By Mari Silbey
Posting in Cities
GIS mapping tools illustrate how critical infrastructure is selectively parceled out from neighborhood to neighborhood.
What can a map tell us about the world? In a growing number of civil rights cases, it can illustrate how critical infrastructure is selectively parceled out from neighborhood to neighborhood.
The Cedar Grove Institute for Sustainable Communities based in North Carolina is using Geographic Information Systems (GIS) data to map available infrastructure against the racial characteristics of different neighborhoods in the United States. The organization studies everything from water service to sewer lines and streetlights, and what its demographers have found is a consistent pattern of inequity. In numerous cases, the availability of infrastructure correlates strongly with the racial composition of a community. Infrastructure in these cases is available in largely White areas, but not in many neighborhoods that are primarily Black or Latino.
Governments often annex new neighborhoods over time, extending their town boundaries to accommodate a larger population that is already part of the local tax base. However, in many places, as GIS data shows, governments have annexed these neighborhoods selectively, which means they're choosing which citizens within a larger region (often called an extraterritorial jurisdiction, or ETJ) are eligible for basic services... and which citizens aren't.
Take Zanesville, Ohio. The Cedar Group Institute tied together geo-coded data from public sources with government census data to show that black neighborhoods were deliberately being denied access to city water service. The evidence was used in a case tried by the law firm of Relman, Dane and Colfax against the City of Zanesville, Muskingum County, and East Muskingum Water Authority. The judge found the analysis compelling. In 2008, he awarded the plaintiffs $10.9 million, and today residents finally have service that doesn't require pumping water from a cistern. Tim Berners Lee referenced the Zanesville case in a 2010 TED talk about linking data sources.
Zanesville is only one example, however. The Cedar Grove Institute has also examined communities in California, Texas, Florida, Louisiana, and North Carolina. Time and time again, the organization has collected substantial GIS evidence supporting cases of racial discrimination. In Modesto California, the Cedar Grove Institute's data analysis shows that many Latino neighborhoods are marked by their lack of sewer access, storm drains and streetlights. In Moore County in North Carolina, Cedar Grove maps show sewer lines that literally branch around some of the black neighborhoods without going through them.
None of the Cedar Grove Institute's work would be possible without the digital geographic data and tools that are now available. As the organization says on its website:
Many of these activities have been cloaked - if not in secrecy, than in a language and format that keeps people from knowing what is happening and how decisions are made. As more and more data becomes available in digital format, we are able to use it to enhance civic engagement and increase accountability.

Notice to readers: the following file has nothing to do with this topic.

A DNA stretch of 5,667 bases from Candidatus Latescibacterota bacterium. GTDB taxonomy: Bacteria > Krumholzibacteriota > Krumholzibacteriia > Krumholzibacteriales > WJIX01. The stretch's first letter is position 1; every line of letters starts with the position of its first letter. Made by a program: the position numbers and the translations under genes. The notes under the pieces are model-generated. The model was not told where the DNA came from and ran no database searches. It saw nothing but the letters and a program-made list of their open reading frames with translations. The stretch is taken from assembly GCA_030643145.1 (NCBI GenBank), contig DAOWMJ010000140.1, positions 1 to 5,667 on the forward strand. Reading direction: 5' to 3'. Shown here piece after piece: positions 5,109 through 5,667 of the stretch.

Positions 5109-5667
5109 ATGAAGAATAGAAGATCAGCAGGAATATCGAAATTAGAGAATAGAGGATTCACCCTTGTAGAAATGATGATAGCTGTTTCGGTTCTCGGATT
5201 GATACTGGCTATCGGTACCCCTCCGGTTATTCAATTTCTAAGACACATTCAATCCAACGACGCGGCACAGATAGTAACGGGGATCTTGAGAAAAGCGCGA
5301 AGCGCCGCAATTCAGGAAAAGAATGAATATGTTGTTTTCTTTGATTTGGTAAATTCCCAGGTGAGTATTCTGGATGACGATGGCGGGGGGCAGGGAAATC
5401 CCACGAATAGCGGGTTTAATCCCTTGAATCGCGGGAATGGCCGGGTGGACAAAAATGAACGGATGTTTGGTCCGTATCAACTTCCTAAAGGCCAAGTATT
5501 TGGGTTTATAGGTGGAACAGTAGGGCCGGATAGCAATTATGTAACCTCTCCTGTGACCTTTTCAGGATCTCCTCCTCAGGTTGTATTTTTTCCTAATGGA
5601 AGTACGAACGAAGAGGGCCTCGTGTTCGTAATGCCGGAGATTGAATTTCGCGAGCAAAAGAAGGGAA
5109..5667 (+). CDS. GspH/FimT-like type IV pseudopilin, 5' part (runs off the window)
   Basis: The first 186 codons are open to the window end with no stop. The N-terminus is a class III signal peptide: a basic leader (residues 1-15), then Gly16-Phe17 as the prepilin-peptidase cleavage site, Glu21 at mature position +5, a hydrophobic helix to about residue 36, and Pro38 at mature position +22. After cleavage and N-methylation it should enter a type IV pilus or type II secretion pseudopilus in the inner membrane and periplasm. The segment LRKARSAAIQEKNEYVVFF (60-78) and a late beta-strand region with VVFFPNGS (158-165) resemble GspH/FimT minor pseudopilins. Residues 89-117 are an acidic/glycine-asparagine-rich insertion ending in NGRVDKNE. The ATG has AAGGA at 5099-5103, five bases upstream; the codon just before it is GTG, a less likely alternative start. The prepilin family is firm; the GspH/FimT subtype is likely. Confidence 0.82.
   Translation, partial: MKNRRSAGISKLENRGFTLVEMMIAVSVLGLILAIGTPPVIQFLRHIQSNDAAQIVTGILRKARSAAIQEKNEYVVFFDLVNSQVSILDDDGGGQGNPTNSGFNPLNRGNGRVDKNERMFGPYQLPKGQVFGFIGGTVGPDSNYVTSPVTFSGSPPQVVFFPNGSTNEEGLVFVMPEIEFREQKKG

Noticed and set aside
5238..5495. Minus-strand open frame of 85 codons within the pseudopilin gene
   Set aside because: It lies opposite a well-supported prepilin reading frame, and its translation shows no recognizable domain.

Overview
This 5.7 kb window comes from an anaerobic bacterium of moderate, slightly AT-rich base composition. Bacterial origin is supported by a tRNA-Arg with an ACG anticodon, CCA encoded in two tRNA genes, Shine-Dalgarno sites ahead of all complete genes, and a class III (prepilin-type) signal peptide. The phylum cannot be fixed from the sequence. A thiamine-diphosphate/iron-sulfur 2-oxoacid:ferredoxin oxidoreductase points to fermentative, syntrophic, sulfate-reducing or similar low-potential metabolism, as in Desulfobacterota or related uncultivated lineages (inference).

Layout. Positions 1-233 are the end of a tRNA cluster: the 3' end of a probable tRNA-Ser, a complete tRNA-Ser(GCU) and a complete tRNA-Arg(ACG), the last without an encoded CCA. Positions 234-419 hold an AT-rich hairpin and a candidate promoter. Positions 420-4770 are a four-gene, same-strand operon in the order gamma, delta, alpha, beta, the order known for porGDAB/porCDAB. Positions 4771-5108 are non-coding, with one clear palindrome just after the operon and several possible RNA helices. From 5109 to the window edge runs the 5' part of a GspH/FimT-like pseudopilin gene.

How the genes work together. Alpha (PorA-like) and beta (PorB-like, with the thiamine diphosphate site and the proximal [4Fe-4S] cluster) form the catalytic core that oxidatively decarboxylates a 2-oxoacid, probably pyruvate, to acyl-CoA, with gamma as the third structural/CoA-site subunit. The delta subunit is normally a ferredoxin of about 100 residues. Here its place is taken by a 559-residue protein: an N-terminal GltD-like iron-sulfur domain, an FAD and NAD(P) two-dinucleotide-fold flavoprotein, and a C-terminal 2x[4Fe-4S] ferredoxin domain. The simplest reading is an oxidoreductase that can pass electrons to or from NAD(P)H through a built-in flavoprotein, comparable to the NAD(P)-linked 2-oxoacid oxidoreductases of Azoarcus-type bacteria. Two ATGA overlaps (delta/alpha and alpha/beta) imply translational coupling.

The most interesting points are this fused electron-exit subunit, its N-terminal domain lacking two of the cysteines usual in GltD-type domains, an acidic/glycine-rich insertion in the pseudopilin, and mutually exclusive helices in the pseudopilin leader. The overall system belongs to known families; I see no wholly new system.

This is where technology meets the challenges of the real world. It's a great example of digital data used as a catalyst for action.
Full disclosure - the founders of the Cedar Grove Institute are old friends of mine. I continue to follow their work despite having move away from North Carolina twelve years ago.
Image credits: Relman, Dane and Colfax PLLC, and the Cedar Grove Institute
Jul 11, 2012
The problem in my county is the exact opposite: Resources are being sucked from one end to be spent on the other by largely corrupt politicians. This would merely document what we already know is happening.
Racism is alive & well in the USA. But this sort of inequality is more likely the product of economic differences than deliberate bias. Services for all find their way to people with more money 1st. Wealth isn't distributed evenly across ethnic groups.
I do not know the details of what happened here, but 20 years ago a nearby town offered municipal water if you could pay an assessment based on the frontage of your property. Instead of making it manditory, they made it an opt in project. If you did not pay the assessment they built right past your house. If you wanted municipal water at a later date you still paid the assessment. That is how they funded the project. Some private developments, streets not recognized by the town for numerous reasons, refused as a group to pay the assessments so the entire street was bypassed. They sued claiming the water was a right. Even in ultra-liberal Massachusetts they lost.
Yes, that is a typical strategy to extend water districts. You pay to be connected, as well as by the gallon. That is where the money comes from to build the infrastructure. It's not rocket science. I you can't afford to pay the assessments/fees, you don't get service.